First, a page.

Just come up on the BBC News site https://www.bbc.co.uk/news/uk-57036247
Services on two of the country's busiest railways are facing severe disruption after cracks were spotted on the suspension units of some high-speed trains.
That's a real bummer! I hope than get this figured oey cut and back into running shape soon! This bit caught my eye as curious though: "Most Great Western Main Line trains to and from London Paddington have been cancelled, while London North Eastern Railways is asking passengers not to travel on the East Coast Main Line."Ummmm, if they don't want anyone to travel on the East Coast Main Line, why don't they just shut it down? I must be missing something....
LNER is a publicly owned company so need to continue to offer a public service where possible. Apparently trains are beginning to run again as units are inspected and cleared for service.
There was a piece about this in the Railway Magazine that I read earlier this week, interesting that it's suddenly become a much bugger problem. There's also a similar issue with CAF built stock, one of the other major builders of new UK trains.
GWR have found cracks on multiple Trains, that doesn't sound very good to be honest.
Apparently on the 800s, it's a bolster across the underframe that yaw dampers, anti-roll bars and jacking points are attached to where the cracking is occurring, the CF195s also have cracking issues where the yaw damper brackets are bolted directly to the underframe.
While the cracks may be small, rectification is going to be a headache. Roger Ford of Modern Railways mentioned that welding aluminium is a very challenging task compared to steel and yet that can only happen after all the electronics are isolated from the risk of stray currents. Striking an arc where they are not isolated and it is sayonara for the whole electronic outfit. There may well be grinding out to accomplish too.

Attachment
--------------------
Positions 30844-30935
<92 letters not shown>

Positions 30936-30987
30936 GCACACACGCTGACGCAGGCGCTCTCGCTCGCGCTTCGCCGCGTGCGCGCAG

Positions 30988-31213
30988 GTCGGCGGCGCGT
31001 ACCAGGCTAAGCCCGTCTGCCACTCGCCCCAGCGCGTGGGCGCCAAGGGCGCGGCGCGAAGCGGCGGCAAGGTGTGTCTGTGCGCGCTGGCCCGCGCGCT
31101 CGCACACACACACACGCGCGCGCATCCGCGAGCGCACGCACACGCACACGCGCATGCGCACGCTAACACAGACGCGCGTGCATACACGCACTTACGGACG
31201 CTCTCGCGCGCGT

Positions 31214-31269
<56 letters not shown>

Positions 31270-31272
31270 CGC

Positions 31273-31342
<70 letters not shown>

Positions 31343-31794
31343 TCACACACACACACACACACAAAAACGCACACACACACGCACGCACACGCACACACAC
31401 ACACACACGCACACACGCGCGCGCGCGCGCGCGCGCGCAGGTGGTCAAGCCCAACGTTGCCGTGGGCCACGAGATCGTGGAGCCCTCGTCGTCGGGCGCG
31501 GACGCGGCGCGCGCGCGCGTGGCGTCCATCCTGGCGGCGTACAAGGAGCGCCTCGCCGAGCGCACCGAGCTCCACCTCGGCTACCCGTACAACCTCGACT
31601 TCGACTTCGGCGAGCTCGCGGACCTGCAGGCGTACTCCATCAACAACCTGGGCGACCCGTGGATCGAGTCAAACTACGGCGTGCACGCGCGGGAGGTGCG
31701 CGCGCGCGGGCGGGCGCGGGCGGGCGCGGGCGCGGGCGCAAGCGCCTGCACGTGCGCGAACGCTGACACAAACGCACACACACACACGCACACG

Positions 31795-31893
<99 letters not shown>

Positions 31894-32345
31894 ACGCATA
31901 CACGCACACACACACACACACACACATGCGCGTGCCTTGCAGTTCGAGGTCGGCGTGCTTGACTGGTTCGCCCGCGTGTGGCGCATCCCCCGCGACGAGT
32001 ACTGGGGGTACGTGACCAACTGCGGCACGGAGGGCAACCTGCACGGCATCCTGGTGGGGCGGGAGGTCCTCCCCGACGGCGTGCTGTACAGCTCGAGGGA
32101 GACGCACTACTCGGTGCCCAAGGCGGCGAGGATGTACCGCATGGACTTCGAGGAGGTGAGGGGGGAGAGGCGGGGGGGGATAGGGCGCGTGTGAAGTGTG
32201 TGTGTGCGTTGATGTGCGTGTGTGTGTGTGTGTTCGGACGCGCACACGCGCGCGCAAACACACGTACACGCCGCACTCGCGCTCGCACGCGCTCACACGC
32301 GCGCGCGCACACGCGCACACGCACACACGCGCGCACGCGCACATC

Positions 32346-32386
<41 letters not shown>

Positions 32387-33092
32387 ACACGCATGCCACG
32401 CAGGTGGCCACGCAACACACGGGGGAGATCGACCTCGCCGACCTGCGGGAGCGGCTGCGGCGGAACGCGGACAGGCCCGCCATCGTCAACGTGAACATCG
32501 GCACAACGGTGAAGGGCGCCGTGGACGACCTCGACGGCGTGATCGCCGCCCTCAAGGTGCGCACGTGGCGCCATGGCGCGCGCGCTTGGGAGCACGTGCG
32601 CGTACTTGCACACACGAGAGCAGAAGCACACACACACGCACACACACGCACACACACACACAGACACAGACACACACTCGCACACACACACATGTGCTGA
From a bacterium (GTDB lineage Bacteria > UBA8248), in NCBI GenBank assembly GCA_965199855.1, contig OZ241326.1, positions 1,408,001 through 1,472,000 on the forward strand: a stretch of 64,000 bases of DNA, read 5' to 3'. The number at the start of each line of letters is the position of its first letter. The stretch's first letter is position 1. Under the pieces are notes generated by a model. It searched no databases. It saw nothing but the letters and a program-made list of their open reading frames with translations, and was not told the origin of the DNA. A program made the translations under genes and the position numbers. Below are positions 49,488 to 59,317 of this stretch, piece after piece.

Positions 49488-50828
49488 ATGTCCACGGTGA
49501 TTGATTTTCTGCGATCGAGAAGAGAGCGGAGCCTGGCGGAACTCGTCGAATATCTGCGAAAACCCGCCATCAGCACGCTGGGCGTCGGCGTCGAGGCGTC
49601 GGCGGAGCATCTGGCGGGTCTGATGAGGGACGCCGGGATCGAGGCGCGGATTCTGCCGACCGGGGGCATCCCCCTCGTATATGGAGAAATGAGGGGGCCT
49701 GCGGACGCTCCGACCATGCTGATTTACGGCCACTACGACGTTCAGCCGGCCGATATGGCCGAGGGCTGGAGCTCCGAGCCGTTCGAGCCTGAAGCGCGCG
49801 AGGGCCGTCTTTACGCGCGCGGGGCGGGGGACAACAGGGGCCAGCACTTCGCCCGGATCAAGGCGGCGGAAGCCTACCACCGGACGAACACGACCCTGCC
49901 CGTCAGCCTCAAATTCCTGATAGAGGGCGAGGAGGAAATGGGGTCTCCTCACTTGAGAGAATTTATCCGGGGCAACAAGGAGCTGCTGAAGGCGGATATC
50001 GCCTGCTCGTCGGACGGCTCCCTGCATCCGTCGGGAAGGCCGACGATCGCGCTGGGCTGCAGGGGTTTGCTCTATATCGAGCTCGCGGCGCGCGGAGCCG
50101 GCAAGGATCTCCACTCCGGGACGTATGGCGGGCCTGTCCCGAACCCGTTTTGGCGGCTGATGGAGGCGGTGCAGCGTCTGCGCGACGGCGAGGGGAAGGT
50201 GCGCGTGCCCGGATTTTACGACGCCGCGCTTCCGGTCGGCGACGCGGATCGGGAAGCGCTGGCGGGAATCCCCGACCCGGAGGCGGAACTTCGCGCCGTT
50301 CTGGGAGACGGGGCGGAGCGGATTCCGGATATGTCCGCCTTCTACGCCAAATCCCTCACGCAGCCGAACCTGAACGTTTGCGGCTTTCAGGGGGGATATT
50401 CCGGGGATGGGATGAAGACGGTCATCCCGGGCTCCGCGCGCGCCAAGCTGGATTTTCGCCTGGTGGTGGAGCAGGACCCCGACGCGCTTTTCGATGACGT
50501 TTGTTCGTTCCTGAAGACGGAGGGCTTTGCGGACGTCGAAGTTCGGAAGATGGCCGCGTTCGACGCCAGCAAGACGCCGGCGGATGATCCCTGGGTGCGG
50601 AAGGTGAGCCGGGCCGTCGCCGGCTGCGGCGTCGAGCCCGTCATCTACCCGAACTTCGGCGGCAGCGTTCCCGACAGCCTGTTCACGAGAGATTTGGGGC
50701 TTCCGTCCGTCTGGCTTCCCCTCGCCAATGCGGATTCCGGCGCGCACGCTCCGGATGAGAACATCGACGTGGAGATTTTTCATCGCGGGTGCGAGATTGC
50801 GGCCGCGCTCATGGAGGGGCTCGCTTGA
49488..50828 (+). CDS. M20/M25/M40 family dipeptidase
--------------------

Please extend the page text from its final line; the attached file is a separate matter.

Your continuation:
It is only my personal opinion, but it feels like both CAF and Hitachi need to check their design software to verify that the modelling accurately reflects the real world hog/sag stresses/vibration stresses. It may be the mounts as produced in response to the present modelling are not robust enough in service. i think that the latest issue of RAIL magazine mentioned that, or that might be RAILWAY magazine. I will have to look at them both again. A more worrying alternative would be that the inspections reveal that materials are not to specification. I do hope that is not the case.
Another complication would be if the repairs have to be conducted at Newton Aycliffe (Hitachi) or Newport, Wales (CAF). The capacity to repair/modify a large number of vehicles might be a real strain on facilities and staff resources. Both Transpennine and Caledonian Sleeper are now involved as they run CAF multiple units and Mk5 coaches.
It's already known that the modelling was possibly insufficient in other areas. If you're interested in this sort of thing I recommend reading the RAIB report into the Class 800 that derailed after crashing into the back of an HST set, they suggest that part of the reason so may bogies came off is that the low speed collision dynamics were not fully modelled and understood during the design phase. They point out that this is not only the fault of Hitachi but also because the standards they need to comply with may not be wide ranging enough.
You're so right there borderriever. Welding aluminium to aluminium is tricky enough using TIG, Tungsten Inert Gas, the weld site has to be prepared to scrupulously clean standards before welding can take place, not to mention the high voltage and frequencies used which could destroy any adjacent sensitive electronics. I don't know the particular circumstances of the re welds in this case but if the two materials being joined are dissimilar metals e.g. ally to steel, then a transition type weld will be involved and that's a really difficult weld to achieve, a highly skilled job.
When I was a commissioning engineer in the Barrow shipyards I had to do a familiarization course on nuclear welding, we were given various simple test jobs to do including TIG welding, it was an eye opener, I have a great respect for these highly qualified welders that can do this type of work.
It is twenty-two years since I was in Barrow docks and fifteen since I was "volunteered" by my then shipmanager to take him from Newcastle Airport to Fishers offices at the port regarding a potential ship purchase. Waiting at the lock gates for them to open as the tide rose, going alongside to demobilse gear and people, loading up on equipment and people to depart right before the lock gates had to close on the ebb. To misuse the line from Aliens "people we are leaving!". It is where I boarded what I did not know at the time was to become my first command.